When Ron Binz was Colorado’s top utility regulator, he championed a deal that critics said helped the state’s largest power company convert coal plants to natural gas at consumers’ expense.
The project was a big component of then-Governor Bill Ritter’s environmental agenda and was approved in 2010 by Colorado lawmakers.
“The eagle has landed,” Binz wrote in an e-mail to power company and state officials announcing that a deal had been struck that allowed it to go forward.
The project, and Binz’s role, won plaudits from environmentalists who say it has cut emissions linked to climate change. Critics, especially from the coal industry, cite it as evidence of an activist regulator and are trying to block his nomination to lead the U.S. Federal Energy Regulatory Commission. The Senate Energy and Natural Resources Committee is scheduled to hold a hearing on the nomination tomorrow.
If confirmed, Binz, 64, would take the helm of an agency that in 2005 gained congressional authority to broaden its enforcement powers. Over the past decade it has been transformed from a sleepy regulator of the U.S. electric grid to an enforcement authority. This year alone, FERC has sought more than $900 million in penalties and settlements from banks including Barclays Plc (BARC) of London and New York-based JPMorgan Chase & Co. (JPM), which were accused of gaming energy markets.
“FERC’s more out front, FERC’s under more scrutiny -- it works both ways,” Curt Hebert, a chairman of the commission in 2001, said by telephone. President Bill Clinton nominated Hebert in 1997.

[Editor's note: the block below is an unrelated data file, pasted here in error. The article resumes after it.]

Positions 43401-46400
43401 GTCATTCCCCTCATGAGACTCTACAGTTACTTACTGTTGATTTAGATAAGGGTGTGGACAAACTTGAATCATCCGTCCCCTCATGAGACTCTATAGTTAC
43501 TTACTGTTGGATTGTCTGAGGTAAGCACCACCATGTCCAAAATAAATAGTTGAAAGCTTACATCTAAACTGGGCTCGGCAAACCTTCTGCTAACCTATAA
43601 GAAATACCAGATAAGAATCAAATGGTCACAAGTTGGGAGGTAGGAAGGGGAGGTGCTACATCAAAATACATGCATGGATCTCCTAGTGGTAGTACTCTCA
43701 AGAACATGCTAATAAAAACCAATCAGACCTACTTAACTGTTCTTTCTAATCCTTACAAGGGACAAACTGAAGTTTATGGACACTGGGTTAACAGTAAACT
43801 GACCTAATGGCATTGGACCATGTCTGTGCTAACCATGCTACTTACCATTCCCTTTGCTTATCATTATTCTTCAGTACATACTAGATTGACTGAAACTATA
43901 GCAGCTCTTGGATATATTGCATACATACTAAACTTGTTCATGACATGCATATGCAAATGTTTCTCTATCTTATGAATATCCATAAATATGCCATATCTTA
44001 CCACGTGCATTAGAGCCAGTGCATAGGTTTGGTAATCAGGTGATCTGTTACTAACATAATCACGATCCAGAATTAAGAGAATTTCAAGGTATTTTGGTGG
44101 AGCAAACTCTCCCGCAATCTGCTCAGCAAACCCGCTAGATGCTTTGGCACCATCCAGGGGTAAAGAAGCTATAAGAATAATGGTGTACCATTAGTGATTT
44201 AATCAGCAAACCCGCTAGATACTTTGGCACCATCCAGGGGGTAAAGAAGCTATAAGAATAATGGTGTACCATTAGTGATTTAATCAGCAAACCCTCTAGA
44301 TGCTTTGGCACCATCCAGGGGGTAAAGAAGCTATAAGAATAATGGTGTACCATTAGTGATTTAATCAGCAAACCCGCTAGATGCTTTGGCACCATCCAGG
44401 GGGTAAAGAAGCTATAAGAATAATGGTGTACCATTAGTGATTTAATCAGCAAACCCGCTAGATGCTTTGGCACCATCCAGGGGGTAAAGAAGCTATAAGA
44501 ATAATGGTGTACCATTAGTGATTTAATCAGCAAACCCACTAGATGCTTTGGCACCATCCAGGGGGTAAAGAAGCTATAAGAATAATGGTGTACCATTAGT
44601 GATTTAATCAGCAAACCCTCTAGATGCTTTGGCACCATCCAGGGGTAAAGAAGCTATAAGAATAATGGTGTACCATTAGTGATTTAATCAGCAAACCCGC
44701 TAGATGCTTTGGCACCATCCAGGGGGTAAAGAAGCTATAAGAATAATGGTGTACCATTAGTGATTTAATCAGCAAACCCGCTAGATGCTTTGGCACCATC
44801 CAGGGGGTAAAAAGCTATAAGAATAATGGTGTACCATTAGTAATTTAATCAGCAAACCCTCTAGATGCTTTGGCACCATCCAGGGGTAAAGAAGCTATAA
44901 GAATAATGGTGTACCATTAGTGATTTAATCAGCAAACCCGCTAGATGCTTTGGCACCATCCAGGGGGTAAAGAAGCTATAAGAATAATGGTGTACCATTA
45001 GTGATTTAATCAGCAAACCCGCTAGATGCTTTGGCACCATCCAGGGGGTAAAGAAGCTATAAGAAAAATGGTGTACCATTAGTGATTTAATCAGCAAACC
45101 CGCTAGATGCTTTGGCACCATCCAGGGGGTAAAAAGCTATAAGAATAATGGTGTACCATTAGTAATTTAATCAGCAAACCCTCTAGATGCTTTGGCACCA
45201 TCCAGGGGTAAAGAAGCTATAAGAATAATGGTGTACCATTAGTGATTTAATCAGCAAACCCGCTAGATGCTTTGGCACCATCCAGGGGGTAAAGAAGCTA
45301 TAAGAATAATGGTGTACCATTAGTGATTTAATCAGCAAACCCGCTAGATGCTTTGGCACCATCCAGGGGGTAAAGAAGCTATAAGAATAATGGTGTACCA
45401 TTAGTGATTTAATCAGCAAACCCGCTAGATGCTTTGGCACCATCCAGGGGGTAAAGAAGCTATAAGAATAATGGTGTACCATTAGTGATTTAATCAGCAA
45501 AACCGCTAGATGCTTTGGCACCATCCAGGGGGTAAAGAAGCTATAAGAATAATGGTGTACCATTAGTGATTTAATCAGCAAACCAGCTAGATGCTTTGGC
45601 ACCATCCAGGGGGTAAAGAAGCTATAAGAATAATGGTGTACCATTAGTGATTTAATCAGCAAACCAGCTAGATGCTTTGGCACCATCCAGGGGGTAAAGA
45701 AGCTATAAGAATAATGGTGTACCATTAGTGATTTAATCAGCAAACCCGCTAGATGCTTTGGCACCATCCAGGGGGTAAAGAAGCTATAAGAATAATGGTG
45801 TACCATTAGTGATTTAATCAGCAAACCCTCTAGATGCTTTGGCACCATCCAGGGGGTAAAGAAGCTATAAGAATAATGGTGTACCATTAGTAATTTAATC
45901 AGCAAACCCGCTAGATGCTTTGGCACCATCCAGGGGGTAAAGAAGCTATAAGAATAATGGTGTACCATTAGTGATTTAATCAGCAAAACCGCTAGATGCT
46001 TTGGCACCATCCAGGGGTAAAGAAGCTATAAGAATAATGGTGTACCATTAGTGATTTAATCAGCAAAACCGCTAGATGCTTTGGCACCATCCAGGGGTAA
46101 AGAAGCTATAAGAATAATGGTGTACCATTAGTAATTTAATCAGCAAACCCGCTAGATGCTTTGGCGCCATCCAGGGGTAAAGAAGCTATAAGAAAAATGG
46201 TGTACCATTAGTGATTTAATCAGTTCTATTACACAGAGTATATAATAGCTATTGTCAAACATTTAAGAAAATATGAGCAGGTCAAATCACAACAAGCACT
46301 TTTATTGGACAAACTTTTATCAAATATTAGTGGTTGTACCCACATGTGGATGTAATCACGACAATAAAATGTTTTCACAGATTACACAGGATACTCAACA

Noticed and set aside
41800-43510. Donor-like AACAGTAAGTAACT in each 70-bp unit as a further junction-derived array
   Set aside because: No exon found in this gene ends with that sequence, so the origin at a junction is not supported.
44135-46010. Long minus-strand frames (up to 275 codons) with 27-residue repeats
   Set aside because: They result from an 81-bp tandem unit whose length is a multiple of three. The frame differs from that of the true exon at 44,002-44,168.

Since President Barack Obama named Binz for FERC chairman on June 27, he has been the object of scorn from free-market advocates and the coal industry, who say he played a big role in passing Colorado’s 2010 Clean Air-Clean Jobs Act.
“Just like in Colorado under Commissioner Binz’s watch, electricity prices will increase if he is confirmed as FERC chairman, which will be a hidden tax on your constituents,” 14 organizations including the American Energy Alliance, National Taxpayers Union and Americans for Prosperity, a small-government group backed by billionaire industrialists David and Charles Koch, said today in a letter to the Senate committee.
Binz’s supporters say that case is overstated.
As chairman of the state utility commission, “he oversaw regulations for a smooth transition to a more efficient energy system with more diverse energy technologies, while minimizing rate impacts to consumers,” a coalition of clean-energy groups and companies including SunEdison Inc. (SUNE) of St. Peters, Missouri, and EnerNOC Inc. (ENOC) of Boston, said in a Sept. 13 letter to the senators.
Ritter, a Democrat and one of Binz’s staunchest allies, described him as a talented regulator who’s being pilloried for the clean-energy policies of the governor’s administration from 2007 to 2011.
“I think that folks who didn’t like what happened in that four-year period, they’re continuing to fight those battles,” Ritter said by telephone.
Binz is a former consumer advocate who now runs his own Denver-based company, Public Policy Consulting, which specializes in energy and telecommunications. He declined an interview request. He’s well-known in the energy-regulatory community in Washington, and many of his peers consider him a scholar on issues affecting the industry.